Sports bars and restaurant venues are constantly innovating to offer patrons new ways of enjoying a night on the town. For some establishments, pickleball has become a great addition to the usual dining and entertainment experience.
In January 2022, Houston became one of the latest cities to incorporate pickleball into the sports bar space when Bumpy Pickle opened its doors. It immediately established itself as the area’s only sports bar and recreational facility for sand volleyball and pickleball.
Located in Houston’s Second Ward near Eastwood Park, the outside area has nine well-lit pickleball courts and five regulation-size sand volleyball courts.
Inside, the architectural design features industrial furniture and vine-covered ceilings. Customers can satisfy their palates with wings, chicken nachos, beer-battered fried pickles, and a variety of other food choices. Craft beers and cocktails are served by an award-winning mixologist, with 20 big-screen TVs available for those who want to watch their favorite team.
Bumpy Pickle, which gets its name from a combination of the terms ‘bump’ in volleyball and ‘pickle’ in pickleball, is a project of Good Times LLC. The company first opened Sports Creek in Eado in 2017, a bar offering soccer and volleyball courts with seasonal league play.
The bar bills itself as a place where people of all ages can eat, drink and play in a lively environment, so kids and pets are welcome.
“Sometimes you have kids and grandparents that can’t go to a lot of places. We’re trying to cater to every single demographic and keep them entertained.Roberto Escalera, CEO of Good Times LLC
The planning stages of the project began in 2018. Good Times had lined up investors with several million dollars raised when the coronavirus pandemic hit.
“That kind of stalled us,” Escalera recalled. “We lost a lot of people that wanted to invest. It made us rethink everything, give back the money to investors. But then we just said, ‘let’s keep going’.”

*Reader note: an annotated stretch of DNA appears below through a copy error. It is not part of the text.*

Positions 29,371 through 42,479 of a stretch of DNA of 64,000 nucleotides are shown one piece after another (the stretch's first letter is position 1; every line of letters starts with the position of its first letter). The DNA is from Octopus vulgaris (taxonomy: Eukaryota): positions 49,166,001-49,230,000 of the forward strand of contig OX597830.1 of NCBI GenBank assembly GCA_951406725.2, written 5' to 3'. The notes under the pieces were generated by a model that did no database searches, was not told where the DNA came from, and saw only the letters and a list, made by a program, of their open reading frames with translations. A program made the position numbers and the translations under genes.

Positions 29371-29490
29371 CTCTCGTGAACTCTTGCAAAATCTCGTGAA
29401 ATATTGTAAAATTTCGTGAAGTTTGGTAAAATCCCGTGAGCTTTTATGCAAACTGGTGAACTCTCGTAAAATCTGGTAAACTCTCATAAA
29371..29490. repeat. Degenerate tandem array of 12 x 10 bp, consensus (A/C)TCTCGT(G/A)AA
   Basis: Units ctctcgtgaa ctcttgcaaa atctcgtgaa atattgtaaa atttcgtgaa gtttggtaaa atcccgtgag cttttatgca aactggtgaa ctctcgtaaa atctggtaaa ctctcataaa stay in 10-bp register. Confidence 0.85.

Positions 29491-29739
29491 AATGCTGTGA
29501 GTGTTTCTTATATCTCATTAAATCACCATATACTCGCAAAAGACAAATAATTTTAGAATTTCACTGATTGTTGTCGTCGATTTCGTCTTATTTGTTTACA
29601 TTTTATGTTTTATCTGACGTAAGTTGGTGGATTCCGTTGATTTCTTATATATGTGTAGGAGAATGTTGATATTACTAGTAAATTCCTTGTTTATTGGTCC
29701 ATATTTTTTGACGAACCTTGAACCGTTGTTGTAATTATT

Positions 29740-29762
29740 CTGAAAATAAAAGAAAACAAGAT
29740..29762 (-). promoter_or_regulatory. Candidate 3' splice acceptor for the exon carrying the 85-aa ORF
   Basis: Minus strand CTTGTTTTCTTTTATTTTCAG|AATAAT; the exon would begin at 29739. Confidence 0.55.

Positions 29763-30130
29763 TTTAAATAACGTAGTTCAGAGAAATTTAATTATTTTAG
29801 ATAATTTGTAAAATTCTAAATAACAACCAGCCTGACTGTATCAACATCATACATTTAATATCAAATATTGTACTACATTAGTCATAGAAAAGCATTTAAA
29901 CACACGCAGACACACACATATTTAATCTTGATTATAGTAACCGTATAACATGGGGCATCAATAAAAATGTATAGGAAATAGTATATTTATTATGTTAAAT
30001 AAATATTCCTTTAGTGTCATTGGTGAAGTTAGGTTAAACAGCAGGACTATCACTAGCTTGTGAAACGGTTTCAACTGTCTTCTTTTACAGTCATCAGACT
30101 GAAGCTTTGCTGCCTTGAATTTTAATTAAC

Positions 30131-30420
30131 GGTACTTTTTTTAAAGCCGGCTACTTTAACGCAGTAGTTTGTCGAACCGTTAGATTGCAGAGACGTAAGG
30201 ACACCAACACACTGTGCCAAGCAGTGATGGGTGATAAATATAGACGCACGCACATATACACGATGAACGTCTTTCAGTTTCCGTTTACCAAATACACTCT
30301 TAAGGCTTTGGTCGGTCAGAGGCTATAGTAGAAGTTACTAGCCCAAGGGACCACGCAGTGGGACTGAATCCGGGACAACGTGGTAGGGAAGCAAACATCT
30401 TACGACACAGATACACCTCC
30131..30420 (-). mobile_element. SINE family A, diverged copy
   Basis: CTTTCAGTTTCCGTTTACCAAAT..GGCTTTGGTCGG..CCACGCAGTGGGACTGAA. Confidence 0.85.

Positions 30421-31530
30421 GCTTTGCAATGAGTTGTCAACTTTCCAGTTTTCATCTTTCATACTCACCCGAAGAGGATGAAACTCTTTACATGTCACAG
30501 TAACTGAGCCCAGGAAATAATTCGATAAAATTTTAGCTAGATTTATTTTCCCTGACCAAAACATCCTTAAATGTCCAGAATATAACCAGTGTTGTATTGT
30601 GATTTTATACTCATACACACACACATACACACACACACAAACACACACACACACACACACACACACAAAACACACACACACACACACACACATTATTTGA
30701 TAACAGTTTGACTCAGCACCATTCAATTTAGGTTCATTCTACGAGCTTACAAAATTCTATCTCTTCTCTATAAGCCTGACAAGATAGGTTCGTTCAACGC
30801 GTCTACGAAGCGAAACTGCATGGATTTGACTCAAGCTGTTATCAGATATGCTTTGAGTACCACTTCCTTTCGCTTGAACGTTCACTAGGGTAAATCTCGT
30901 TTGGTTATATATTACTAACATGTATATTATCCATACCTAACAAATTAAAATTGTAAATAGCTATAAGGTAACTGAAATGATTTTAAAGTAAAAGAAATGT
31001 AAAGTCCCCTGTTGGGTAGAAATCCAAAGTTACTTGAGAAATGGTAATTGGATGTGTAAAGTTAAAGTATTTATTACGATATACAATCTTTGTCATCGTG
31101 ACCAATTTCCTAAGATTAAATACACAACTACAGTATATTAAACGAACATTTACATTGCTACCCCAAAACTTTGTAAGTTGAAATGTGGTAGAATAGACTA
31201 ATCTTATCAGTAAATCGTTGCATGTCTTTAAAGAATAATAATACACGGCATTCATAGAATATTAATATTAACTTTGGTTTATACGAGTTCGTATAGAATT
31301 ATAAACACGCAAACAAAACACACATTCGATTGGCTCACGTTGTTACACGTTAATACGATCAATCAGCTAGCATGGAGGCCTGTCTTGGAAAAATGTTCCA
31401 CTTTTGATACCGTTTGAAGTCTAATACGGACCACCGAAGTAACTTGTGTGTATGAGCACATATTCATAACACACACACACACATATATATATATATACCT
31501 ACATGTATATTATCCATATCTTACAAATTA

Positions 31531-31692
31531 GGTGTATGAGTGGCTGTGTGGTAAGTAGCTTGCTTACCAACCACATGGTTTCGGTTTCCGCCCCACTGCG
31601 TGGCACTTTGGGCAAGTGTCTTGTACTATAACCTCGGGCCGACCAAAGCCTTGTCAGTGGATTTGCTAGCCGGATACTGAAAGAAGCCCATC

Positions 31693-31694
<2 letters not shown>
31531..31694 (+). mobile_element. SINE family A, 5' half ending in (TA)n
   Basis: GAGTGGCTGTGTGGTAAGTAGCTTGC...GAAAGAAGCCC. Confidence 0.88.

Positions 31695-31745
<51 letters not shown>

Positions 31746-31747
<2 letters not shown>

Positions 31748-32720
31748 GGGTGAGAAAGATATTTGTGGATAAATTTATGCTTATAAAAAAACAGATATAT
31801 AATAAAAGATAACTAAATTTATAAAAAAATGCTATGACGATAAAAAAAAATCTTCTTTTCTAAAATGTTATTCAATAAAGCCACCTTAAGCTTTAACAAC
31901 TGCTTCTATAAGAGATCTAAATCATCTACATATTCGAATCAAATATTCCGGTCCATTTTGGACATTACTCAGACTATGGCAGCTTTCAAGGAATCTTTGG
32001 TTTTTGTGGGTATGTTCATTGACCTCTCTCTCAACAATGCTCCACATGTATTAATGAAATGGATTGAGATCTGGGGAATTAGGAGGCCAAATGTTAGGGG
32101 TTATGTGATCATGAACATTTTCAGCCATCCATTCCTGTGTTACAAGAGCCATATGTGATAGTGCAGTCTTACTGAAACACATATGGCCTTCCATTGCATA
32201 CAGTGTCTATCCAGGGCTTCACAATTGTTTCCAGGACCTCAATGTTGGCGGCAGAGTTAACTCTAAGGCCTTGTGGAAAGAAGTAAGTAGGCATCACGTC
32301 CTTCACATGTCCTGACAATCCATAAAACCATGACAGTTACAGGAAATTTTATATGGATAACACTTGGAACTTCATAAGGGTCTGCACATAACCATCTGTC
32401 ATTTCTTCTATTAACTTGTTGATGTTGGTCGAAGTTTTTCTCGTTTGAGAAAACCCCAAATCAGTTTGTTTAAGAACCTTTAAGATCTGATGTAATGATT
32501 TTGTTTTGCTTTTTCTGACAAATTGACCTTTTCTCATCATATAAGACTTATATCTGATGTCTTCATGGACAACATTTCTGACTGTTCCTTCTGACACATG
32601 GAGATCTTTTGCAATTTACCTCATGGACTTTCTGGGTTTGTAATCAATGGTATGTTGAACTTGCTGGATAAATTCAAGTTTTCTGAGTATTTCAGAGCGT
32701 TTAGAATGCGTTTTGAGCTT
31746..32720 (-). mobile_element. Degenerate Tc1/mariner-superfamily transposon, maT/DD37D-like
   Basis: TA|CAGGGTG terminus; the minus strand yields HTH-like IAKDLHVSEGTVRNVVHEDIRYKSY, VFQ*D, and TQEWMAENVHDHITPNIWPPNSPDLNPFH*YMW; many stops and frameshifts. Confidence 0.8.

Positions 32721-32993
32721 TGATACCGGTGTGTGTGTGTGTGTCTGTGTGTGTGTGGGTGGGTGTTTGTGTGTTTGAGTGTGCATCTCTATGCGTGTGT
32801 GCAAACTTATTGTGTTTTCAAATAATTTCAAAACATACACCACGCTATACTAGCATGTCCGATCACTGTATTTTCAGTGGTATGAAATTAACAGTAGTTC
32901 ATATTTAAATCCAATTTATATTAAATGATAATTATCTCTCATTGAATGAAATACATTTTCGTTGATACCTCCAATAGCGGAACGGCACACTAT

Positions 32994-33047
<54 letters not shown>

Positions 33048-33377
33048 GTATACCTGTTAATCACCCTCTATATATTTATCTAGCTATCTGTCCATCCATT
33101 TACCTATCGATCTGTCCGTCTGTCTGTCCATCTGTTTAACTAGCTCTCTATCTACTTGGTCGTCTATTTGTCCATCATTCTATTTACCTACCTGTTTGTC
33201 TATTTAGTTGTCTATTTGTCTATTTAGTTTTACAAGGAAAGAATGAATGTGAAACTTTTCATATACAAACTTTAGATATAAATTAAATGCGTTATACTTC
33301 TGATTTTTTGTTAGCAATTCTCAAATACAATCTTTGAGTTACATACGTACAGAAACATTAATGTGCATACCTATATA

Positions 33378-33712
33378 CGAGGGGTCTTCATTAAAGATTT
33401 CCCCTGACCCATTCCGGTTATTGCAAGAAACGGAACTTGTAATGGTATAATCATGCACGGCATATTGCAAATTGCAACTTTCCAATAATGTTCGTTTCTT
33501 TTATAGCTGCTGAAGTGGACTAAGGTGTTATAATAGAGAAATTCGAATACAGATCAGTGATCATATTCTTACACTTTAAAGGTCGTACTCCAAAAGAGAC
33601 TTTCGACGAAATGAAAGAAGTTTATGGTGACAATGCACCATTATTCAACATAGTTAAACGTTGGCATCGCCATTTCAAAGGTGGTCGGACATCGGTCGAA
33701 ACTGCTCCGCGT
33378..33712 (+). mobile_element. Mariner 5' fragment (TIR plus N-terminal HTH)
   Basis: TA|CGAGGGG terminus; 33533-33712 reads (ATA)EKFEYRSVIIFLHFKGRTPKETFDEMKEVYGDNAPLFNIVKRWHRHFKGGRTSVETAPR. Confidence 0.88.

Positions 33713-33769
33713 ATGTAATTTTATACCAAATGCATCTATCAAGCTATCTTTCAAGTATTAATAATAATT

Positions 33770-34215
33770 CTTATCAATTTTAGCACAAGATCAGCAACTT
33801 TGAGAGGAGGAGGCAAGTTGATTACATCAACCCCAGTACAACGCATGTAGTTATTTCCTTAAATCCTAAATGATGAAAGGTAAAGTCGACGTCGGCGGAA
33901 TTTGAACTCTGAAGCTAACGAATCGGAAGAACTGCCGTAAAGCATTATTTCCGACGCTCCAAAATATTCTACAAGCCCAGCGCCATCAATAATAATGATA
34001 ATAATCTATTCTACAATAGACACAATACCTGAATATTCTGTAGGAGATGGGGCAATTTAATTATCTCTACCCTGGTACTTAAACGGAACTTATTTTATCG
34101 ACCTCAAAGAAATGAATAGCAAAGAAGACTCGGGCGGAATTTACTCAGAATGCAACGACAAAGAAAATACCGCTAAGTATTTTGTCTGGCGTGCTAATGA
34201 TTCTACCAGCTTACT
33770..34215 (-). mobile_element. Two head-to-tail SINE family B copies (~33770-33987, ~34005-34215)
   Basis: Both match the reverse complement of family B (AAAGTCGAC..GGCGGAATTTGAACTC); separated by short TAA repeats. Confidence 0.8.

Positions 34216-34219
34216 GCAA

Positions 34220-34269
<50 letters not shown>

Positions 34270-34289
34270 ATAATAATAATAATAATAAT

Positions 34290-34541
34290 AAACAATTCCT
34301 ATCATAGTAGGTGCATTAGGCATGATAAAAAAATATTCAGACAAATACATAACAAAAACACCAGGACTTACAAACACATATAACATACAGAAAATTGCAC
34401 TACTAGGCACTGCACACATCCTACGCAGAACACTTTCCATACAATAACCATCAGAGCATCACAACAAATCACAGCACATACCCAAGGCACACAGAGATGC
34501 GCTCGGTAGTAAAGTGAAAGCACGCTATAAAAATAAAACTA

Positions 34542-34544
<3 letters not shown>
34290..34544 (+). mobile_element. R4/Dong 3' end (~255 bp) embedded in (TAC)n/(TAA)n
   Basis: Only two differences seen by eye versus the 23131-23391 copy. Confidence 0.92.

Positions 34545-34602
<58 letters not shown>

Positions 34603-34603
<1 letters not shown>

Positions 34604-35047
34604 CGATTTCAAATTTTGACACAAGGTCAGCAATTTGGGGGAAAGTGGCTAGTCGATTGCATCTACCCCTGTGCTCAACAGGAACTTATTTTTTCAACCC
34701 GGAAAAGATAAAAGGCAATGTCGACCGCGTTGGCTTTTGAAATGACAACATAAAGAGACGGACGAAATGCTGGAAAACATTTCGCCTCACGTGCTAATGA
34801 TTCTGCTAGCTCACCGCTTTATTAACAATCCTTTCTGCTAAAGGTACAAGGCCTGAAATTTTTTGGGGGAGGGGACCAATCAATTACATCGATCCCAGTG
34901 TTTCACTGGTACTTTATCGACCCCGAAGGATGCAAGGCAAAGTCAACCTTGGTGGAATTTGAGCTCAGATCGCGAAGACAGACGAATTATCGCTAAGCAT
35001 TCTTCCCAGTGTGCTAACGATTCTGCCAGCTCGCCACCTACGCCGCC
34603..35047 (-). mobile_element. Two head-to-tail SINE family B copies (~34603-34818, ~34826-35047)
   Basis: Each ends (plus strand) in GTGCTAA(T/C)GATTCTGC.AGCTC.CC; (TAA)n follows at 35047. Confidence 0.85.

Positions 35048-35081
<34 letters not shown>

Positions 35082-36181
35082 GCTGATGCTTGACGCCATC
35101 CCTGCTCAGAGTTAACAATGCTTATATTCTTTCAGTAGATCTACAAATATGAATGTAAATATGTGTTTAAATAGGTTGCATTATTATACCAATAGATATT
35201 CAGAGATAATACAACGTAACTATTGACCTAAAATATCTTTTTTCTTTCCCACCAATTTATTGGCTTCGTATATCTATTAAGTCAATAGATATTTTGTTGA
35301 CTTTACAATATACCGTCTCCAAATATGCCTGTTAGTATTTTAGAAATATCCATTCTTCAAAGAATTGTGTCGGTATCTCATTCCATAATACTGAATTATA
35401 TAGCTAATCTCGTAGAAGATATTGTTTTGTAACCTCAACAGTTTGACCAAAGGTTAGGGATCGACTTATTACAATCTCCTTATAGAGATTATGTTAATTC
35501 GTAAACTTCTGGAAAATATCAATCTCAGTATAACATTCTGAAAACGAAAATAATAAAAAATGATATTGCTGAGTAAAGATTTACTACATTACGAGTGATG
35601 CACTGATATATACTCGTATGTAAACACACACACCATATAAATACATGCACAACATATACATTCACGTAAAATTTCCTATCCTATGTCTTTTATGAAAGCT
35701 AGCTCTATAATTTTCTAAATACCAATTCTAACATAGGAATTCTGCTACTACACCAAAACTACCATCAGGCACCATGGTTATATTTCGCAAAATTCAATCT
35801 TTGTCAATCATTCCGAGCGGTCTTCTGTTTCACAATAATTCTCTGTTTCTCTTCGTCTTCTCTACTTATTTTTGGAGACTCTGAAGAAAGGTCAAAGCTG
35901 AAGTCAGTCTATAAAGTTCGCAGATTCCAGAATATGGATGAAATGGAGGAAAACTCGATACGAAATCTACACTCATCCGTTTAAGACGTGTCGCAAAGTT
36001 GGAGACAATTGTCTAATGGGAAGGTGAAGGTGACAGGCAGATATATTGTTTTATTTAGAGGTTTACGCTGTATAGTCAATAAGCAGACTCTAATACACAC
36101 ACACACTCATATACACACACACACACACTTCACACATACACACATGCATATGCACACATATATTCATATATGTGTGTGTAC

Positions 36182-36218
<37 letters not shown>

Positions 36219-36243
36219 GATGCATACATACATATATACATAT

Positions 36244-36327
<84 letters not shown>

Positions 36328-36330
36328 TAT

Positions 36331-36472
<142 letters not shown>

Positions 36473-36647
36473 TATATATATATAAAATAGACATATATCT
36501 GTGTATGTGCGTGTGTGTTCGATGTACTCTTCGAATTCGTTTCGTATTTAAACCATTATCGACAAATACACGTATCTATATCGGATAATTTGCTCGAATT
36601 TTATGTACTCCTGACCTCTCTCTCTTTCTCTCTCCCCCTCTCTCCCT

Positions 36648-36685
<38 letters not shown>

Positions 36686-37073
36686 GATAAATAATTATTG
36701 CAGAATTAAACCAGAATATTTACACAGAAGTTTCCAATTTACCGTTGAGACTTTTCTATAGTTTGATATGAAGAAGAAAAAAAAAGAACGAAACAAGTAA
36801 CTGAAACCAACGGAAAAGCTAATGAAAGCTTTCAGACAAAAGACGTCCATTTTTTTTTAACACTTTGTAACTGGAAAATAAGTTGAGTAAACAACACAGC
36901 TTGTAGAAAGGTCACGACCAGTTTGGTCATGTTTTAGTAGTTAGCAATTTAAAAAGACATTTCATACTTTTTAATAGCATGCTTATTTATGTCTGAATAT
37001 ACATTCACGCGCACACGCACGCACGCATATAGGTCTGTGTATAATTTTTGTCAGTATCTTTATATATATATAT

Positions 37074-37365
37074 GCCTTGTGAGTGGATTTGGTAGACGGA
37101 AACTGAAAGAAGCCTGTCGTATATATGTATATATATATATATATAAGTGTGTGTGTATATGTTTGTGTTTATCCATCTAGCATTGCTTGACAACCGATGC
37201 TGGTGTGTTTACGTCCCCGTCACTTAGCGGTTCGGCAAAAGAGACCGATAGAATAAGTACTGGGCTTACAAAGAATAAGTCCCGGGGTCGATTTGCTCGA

When Bumpy Pickle finally opened, there wasn’t a flashy marketing campaign. Most of the traffic came from word of mouth and Instagram posts. The cold weather affected pickleball and sand volleyball activities.
Once spring arrived, patrons began showing up on a regular basis. Escalera estimates anywhere from 2,000 to 3,000 people per week come through the doors, many of them young professionals. While the bar currently serves food, the plan is to add a full restaurant soon.
“We’re trying to double or triple (our capacity) once we open the restaurant,” Escalera explained. “That’s when the marketing will come and we’ll try to bring more people in.”
Players can book in advance or walk in if a court is available. Pickleball clinics are offered for beginner, intermediate and open play. Participants learn how to improve their shots, where and when to be on the court, doubles strategy and drills. League play is also available.
Paddles are available to rent, and customers can buy balls if they wish. A retail shop is coming soon where tennis shoes, towels, and other gear can be purchased.
Since Bumpy Pickle is close to downtown, it’s a convenient attraction for parties and corporate events, particularly when the restaurant opens. A stage is set up on weekends where local musicians perform.
While the bar is still in its infancy, Escalera and his company are in talks with developers in hopes of opening other locations around Houston.
“We can’t say where yet,” he said. “We’re planning to open the restaurant. Then two or three months in, that’s when we’re going to start making (plans) around Houston.”
That would be welcome news for pickleball enthusiasts in the most populated city in Texas. Check out the Bumpy Pickle’s website for more information!
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